Fleur de Lis Quilts is the name of my shop because my ancestors were originally from France and the fleur de lis is a symbol of the French culture. I've always really liked the symbol, especially when it's depicted in very formal ornate styles.
2. How did you learn to quilt? Are you teaching any of your grand daughters to sew?
Both my grandmother and mother were quilters. I've always loved sewing and taught myself how to sew and quilt by reading and working at it. I made a few quilts when my sons were young but didn't really have time for it while raising three small boys and going to college. When the boys married and grandchildren came into my life, I made more time for sewing and quilting. I am especially grateful that I had a few years of sharing quilting with my mom before her Alzheimer's Disease became so bad she was unable to enjoy it.
3. How many quilts have you made?
In my lifetime? Goodness knows! I think I average about five large quilts a year, but there's no way I can count them all. In the last couple of months I made six small quilts for the Alzheimer's Art Quilt Initiative. My grandchildren and daughters-in-law each have gotten at least one. I've made and donated three to our church for raffles. And I have about 10 sitting in a trunk waiting for sales. I guess I've made a few.
4.What is your favorite quilt pattern?
I love the Dresden Plate design. It's a fun design no matter what I decide to do with it. I do enjoy making Dresdens so that the finished plate resembles a beautiful flower. I've made four or five using that technique.
5.How long does it to make a quilt from start to finish?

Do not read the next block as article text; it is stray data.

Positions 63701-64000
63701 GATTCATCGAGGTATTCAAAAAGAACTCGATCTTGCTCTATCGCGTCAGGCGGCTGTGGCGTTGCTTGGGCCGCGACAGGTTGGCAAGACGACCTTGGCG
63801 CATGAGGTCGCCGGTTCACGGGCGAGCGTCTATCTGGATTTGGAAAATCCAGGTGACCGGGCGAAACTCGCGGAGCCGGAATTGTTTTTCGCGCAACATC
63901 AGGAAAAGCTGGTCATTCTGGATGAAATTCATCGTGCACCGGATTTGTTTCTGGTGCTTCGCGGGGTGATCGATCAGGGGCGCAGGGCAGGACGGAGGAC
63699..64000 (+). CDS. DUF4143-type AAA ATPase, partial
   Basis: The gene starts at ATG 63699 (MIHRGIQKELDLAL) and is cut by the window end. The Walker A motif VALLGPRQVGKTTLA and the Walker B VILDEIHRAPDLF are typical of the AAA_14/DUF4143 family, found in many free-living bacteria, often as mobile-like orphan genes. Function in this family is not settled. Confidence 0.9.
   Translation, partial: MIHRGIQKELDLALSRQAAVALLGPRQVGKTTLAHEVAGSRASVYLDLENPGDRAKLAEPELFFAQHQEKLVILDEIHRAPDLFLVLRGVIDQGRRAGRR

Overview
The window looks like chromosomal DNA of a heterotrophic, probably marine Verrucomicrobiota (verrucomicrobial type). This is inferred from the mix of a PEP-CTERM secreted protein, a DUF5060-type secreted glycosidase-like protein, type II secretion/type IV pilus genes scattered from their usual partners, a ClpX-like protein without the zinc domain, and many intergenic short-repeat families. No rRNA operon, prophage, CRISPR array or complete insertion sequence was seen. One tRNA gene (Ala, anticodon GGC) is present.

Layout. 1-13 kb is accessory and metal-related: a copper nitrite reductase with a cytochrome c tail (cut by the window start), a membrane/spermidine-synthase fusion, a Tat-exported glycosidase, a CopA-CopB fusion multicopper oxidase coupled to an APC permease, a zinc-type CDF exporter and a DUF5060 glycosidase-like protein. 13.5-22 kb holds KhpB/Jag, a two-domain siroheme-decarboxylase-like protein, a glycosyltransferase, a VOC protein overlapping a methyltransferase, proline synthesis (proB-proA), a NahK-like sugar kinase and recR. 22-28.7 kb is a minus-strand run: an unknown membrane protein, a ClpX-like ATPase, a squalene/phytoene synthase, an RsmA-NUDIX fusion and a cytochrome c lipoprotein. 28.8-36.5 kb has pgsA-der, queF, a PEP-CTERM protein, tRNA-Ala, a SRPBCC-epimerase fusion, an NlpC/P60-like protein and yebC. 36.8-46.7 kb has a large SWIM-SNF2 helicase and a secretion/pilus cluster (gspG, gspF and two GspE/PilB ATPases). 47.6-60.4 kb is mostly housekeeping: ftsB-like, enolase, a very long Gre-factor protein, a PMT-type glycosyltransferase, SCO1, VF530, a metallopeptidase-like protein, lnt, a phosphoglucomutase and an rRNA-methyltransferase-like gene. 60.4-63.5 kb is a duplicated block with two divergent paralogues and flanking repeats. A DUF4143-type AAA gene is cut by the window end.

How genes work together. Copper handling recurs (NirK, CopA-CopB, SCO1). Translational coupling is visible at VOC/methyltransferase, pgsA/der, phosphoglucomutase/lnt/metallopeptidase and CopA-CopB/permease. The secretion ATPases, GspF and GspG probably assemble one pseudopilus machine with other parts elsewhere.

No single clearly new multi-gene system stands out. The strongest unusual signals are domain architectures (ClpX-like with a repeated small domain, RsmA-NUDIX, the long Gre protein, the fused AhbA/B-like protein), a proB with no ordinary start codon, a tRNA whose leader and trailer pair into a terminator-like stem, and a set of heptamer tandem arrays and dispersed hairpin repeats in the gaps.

That's a loaded question with a couple of different answers. I have a long arm machine which allows me to complete the quilting in a day, even for big quilts. Since I'm pretty fast once I get going, I can put a top together in a couple of days then quilt it in a couple of days. So, a week if I apply myself and don't get distracted. However, I once made a queen size quilt that I hand quilted and that one took months...actually years. I would take it with me on long trips and quilt on the road, but I didn't really quilt it very much at home. Estimating the time for that one is impossible. Let's just say I won't be attempting another queen-size by hand until I retire.
6. After so much work, do you get emotionally attached to any of your projects? If so, which item would you miss the most when it sells?
Oh definitely! My quilts become more than just quilts: a part of me goes into each one. However, I've solved the attachment issue--I don't put them up for sale. I'm kidding, of course, while I'm working on one quilt my brain is dreaming up the next, so by the time I'm finished, I'm ready to move on. It's rare that I become attached to a particular quilt because I force myself to think in terms of selling it or giving it to someone.
7. What project do you dream of doing when you have time?
Definitely a double wedding ring quilt. I've appreciated the work and symbolism of the double wedding ring for as long as I can remember. It's a difficult design because there are so many small pieces and there are curves to deal with. I won't even consider starting one while I'm still teaching: my life is way to disorganized for that.
She also has really cute children's items and great purses and even pin cushion jars.
She has beautiful hand made items for every budget and need.
Be sure to check her out ! http://www.etsy.com/people/fleurdelisquilts